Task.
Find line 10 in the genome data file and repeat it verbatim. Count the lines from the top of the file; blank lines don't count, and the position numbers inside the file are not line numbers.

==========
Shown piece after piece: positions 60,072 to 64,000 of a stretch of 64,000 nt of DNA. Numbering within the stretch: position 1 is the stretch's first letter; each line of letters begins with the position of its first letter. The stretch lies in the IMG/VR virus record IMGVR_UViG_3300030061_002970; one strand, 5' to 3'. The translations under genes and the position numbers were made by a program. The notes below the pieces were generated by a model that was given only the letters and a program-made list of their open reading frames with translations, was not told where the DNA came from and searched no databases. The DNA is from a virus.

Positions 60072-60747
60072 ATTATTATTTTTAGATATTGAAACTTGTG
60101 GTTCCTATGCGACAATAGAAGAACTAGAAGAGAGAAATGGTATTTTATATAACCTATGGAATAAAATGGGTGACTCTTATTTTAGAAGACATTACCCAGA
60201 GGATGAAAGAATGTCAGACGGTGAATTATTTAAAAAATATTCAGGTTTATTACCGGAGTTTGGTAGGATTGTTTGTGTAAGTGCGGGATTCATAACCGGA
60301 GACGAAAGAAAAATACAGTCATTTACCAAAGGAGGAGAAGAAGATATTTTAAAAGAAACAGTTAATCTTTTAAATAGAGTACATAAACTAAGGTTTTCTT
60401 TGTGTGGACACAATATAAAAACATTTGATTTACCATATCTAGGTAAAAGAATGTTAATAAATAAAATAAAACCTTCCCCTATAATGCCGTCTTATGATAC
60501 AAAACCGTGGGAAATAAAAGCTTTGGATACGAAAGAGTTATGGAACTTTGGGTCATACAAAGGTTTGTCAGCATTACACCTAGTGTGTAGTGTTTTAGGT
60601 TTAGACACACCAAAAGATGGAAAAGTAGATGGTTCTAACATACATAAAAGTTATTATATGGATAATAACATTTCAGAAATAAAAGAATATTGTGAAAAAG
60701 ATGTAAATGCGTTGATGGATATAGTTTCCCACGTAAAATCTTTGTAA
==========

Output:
60701 ATGTAAATGCGTTGATGGATATAGTTTCCCACGTAAAATCTTTGTAA